New Year’s resolutions: Tips on how to quit smoking
The new year is fast approaching, and with nearly 70 percent of adult smokers wanting to kick the habit, many people are likely to make the resolution to give up cigarettes for good in 2014.
That's great — tobacco is the leading cause of preventable illness and death in the United States and over half of smokers reaching middle age will die of a smoking-related illness. Further, it’s never too late to quit. Quitting smoking is beneficial at any age, and smokers who quit before age 35 have mortality rates similar to people who never smoked, according to the Centers for Disease Control and Prevention.
But quitting is easier said than done. Many smokers try to quit multiple times before succeeding, and less than 5 percent are able to quit cold turkey.
That's not to say quitting is impossible. Just ask Brian Tiep, M.D., director of pulmonary rehabilitation and smoking cessation at City of Hope, and Rachel Dunham, M.S.N., nurse practitioner for smoking cessation and lung cancer screening.
Here Tiep and Dunham offer some tips on how to stop smoking permanently:
- Seek help. The first step is to seek medical help. Talk to your doctor about finding a smoking cessation program with medical professionals that specialize in helping people quit smoking.
- Commit. Make a commitment to yourself to keep your doctor appointments, Dunham said. Don't miss appointments because you started smoking again — it is especially important at this time because you need help and support.
- Be passionate. “It is important to be passionate about your goal,” Tiep said. Quitting is something that should occupy your mind. Stay focused to your commitment to quitting for yourself and your family as well.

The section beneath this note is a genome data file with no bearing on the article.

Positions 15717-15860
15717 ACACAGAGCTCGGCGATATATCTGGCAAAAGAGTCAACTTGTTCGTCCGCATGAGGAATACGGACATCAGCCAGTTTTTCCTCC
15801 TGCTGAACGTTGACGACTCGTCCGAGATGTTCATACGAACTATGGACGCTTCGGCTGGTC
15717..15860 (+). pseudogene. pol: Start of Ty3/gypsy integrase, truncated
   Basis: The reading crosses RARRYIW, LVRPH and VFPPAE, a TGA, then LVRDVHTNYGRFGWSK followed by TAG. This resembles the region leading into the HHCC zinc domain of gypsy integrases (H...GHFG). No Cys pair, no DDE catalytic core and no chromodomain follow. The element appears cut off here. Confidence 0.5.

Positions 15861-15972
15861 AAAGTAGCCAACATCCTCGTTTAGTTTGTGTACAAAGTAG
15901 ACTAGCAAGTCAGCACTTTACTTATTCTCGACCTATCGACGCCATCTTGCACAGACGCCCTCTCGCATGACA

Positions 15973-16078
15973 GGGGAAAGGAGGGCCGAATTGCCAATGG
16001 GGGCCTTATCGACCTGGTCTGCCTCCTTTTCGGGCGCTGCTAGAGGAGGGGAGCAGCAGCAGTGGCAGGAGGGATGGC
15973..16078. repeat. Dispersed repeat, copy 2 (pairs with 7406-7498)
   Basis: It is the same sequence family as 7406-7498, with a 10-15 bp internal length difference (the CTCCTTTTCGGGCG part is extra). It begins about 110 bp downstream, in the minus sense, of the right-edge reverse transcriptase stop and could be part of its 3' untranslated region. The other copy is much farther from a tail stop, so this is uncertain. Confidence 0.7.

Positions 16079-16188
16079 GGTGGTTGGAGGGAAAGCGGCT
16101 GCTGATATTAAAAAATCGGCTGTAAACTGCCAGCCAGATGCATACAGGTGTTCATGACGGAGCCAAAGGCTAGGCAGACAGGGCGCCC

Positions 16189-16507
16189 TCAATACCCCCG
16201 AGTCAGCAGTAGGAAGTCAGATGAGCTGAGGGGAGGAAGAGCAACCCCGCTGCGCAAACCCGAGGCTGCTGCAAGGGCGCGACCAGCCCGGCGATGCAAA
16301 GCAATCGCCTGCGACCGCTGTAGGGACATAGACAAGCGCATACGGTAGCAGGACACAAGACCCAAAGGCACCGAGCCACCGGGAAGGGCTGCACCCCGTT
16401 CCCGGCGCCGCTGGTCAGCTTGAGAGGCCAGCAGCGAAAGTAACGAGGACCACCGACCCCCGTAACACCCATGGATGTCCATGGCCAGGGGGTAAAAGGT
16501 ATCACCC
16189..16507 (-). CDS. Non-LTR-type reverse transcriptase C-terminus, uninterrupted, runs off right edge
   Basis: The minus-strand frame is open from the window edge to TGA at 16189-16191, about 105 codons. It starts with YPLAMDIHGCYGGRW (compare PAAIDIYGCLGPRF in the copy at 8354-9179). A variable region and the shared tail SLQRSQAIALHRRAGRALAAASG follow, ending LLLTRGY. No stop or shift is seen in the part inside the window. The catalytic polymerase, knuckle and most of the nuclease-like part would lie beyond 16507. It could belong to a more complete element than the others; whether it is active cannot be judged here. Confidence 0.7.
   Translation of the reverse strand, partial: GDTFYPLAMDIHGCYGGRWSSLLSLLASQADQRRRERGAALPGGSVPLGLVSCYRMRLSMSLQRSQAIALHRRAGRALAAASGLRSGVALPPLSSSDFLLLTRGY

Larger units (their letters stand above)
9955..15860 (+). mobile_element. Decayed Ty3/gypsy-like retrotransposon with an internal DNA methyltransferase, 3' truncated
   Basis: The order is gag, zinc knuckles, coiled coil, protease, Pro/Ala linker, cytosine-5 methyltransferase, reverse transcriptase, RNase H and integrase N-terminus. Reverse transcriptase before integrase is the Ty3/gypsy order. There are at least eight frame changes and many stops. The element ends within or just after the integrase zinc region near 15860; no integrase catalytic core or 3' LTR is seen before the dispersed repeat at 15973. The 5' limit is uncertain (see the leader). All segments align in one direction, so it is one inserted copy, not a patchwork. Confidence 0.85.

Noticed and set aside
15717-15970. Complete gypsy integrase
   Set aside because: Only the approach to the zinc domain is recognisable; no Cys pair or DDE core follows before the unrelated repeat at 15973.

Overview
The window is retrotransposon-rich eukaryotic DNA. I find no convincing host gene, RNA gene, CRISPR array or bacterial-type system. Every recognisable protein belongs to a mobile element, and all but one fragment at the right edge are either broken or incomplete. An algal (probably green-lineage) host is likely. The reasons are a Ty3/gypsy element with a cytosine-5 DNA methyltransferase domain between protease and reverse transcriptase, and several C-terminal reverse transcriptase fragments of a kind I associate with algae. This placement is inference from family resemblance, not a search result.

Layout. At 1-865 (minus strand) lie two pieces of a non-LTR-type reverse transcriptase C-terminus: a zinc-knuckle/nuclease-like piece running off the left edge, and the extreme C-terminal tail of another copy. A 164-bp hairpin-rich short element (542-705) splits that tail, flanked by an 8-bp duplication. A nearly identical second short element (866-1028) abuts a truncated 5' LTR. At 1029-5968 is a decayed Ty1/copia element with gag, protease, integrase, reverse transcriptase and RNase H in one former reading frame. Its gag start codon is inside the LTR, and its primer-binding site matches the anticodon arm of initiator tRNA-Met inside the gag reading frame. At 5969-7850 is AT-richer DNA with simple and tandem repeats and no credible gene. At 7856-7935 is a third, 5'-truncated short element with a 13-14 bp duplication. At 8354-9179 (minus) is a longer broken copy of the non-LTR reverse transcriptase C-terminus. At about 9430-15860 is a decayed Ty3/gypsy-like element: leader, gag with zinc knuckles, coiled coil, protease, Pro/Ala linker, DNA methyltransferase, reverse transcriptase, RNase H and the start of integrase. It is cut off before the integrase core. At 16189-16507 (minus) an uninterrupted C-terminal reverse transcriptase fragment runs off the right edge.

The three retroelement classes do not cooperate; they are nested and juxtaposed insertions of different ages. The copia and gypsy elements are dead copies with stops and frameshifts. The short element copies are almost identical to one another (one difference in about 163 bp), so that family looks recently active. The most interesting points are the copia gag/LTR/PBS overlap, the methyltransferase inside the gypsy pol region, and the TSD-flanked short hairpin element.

- Medicate. “Taking the appropriate medications is an extremely important tool when trying to quit smoking,” Tiep said. Medications such as nicotine replacement, Zyban and Chantix help manage withdrawal symptoms, which can be very painful, both emotionally and physically.
- Expect relapse. Kicking the habit is hard. And it may take multiple tries to finally quit for good. In fact, most people who have successfully quit tried many times before achieving success, Tiep said. So don’t be too hard on yourself when you find yourself relapsing; instead, remind yourself that each try brings you one one step closer to achieving your goal. Be patient, but persistent.
- Be patient. Remember, Rome wasn’t built in a day, and quitting doesn't happen in a day either. Most smokers have years of smoking under their belts before they quit, Dunham said. Expect a slow and steady progress. It takes time and effort to quit smoking for good.
For more information on City of Hope’s support groups and educational services, click here.
Looking for a support group to help you quit smoking?
Rachel Dunham, M.S.N., nurse practitioner for smoking cessation and lung cancer screening, runs a support group that meets on Mondays at 3 p.m. in the Sheri & Les Biller Patient and Family Resource Center at City of Hope. For more information, call 626-256-4673, ext. 32375.